This report is based on results from the Survey on Sexual Misconduct in the Canadian Armed Forces conducted by Statistics Canada in 2018 on behalf of the Canadian Armed Forces. From September to November 2018, active Regular Force and Primary Reserve members were invited to complete a voluntary survey conducted under the authority of the Statistics Act asking about their experiences and perceptions of inappropriate sexualized behaviour, discrimination on the basis of sex, sexual orientation, or gender identity, and sexual assault within the Canadian Armed Forces. This included witnessing or experiencing these types of behaviours within the military workplace, or outside the military workplace but involving other military members or Department of Defence civilians or contractors.

Responses were received from over 36,000 active members of the Canadian Armed Forces, including members of the Regular Force and Primary Reserve.

The response rate among Regular Force members was 52%, down from 2016 (61%). In all, 28,541 Regular Force members completed and submitted the questionnaire in 2018; their responses were weighted so as to represent the entire Regular Force population. After weighting, the submitted responses represented approximately 55,900 Regular Force members.

The response rate among Primary Reserve members was 29%, down from 2016 (36%). In all, 7,938 Primary Reservists completed and submitted the questionnaire in 2018; their responses were weighted so as to represent the entire Primary Reserve population. After weighting, the submitted responses represented approximately 27,600 Primary Reserve members.

As with all Statistics Canada surveys, respondents were informed that their individual responses would be protected under the Statistics Act.

Regular Force and Primary Reserve

Regular Force members comprise the majority of the Canadian Armed Forces. Members of the Regular Force serve Canada on a full-time basis. Unlike the Regular Force, the Primary Reserve is composed of predominantly part-time members who serve in community level units located throughout Canada and may consent to serve full-time for a range of employment within the Canadian Armed Forces, including operations for periods ranging from weeks to years. This may include full-time employment for non-operational roles, such as training or support to an operational unit (Class B), or full-time deployment on domestic or international operations (Class C).

Military workplace

For the purposes of this survey, the military workplace was defined as anywhere on a base, wing, or ship, including barracks and messes, as well as deployments, temporary duty/attached posting, and training courses. The military workplace also included sanctioned events (events approved by the Chain of Command or someone in authority within a unit), such as parades, mess dinners, unit parties, unit sports activities, adventure training, or course parties.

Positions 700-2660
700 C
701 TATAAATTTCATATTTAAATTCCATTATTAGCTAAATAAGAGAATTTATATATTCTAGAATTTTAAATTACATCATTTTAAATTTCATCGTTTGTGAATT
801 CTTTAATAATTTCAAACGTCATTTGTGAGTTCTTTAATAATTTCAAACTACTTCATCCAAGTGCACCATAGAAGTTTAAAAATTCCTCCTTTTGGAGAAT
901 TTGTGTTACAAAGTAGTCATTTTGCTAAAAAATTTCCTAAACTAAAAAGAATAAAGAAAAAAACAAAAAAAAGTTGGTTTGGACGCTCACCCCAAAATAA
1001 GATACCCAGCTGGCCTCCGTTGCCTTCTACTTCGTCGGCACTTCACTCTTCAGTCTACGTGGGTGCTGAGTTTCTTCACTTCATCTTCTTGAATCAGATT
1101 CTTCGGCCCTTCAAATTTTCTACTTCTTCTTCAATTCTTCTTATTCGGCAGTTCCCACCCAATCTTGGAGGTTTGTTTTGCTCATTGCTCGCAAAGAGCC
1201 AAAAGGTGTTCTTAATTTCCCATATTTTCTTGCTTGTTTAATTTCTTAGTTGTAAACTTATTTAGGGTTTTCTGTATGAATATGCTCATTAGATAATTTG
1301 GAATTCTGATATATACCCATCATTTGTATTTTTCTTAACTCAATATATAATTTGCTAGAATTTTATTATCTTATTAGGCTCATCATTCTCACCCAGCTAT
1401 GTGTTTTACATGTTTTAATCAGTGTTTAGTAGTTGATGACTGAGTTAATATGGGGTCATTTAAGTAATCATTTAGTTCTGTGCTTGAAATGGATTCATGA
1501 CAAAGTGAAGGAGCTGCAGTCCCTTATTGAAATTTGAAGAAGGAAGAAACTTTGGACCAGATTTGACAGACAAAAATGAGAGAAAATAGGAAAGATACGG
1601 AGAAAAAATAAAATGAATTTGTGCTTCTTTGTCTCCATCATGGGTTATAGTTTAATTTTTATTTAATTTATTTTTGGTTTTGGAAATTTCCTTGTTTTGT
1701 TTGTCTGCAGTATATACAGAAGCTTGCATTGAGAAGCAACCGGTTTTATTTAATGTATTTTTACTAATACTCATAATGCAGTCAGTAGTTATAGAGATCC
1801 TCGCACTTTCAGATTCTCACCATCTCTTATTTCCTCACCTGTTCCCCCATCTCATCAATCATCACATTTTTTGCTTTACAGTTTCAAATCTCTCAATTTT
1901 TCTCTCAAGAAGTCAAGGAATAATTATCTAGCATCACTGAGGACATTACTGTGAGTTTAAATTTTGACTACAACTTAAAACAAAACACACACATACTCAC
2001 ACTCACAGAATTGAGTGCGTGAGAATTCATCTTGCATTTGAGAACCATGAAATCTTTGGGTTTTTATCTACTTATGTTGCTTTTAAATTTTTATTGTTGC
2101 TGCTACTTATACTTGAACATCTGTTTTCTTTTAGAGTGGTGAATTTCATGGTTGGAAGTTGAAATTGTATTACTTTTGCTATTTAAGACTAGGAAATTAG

Behaviours included in the definition of sexual misconduct

Sexual assault

  • Sexual attack: Someone forced you or attempted to force you into any unwanted sexual activity, by threatening you, holding you down, or hurting you in some way.
  • Unwanted sexual touching: Someone touched you against your will in any sexual way, including unwanted touching or grabbing, kissing, or fondling.
  • Sexual activity where unable to consent: Someone subjected you to a sexual activity to which you were not able to consent, including being drugged, intoxicated, manipulated, or forced in ways other than physically.

Sexualized behaviours

Inappropriate verbal or non-verbal communication

  • Sexual jokes
  • Unwanted sexual attention
  • Inappropriate sexual comments
  • Inappropriate discussion about sex life.

Sexually explicit materials

  • Displaying, showing, or sending sexually explicit materials
  • Taking and/or posting inappropriate or sexually suggestive photos or videos of any CAF members without consent.

Physical contact or sexual relations

  • Indecent exposure or inappropriate display of body parts
  • Repeated pressure from the same person for dates or sexual relationships
  • Unwelcome physical contact or getting too close
  • Offering workplace benefits for engaging in sexual activity or being mistreated for not engaging in sexual activity.

Discriminatory behaviours

Discrimination on the basis of sex

  • Suggestions that a man does not act like a man is supposed to act or a woman does not act like a woman is supposed to act
  • Someone being insulted, mistreated, ignored, or excluded because of their sex
  • Comments that people are either not good at a particular job or should be prevented from having a particular job because of their sex.

Discrimination on the basis of sexual orientation or gender identity

  • Someone being insulted, mistreated, ignored, or excluded because of their sexual orientation or assumed sexual orientation
  • Someone being insulted, mistreated, ignored, or excluded because they are (or are assumed to be) transgender.

Products

The publications Sexual misconduct in the Canadian Armed Forces Primary Reserve, 2018 and Sexual misconduct in the Canadian Armed Forces Regular Force, 2018 (Catalogue number85-603-X) are now available.

The Infographic "Survey on Sexual Misconduct in the Canadian Armed Forces Primary Reserve 2018: Key trends since 2016," which is part of Statistics Canada — Infographics (Catalogue number11-627-M), is also now available.

The Infographic "Survey on Sexual Misconduct in the Canadian Armed Forces Regular Force 2018: Key trends since 2016," which is part of Statistics Canada — Infographics (Catalogue number11-627-M), is also now available.

Contact information

For more information, or to enquire about the concepts, methods or data quality of this release, contact us (toll-free 1-800-263-1136; 514-283-8300; STATCAN.infostats-infostats.STATCAN@canada.ca) or Media Relations (613-951-4636; STATCAN.mediahotline-ligneinfomedias.STATCAN@canada.ca).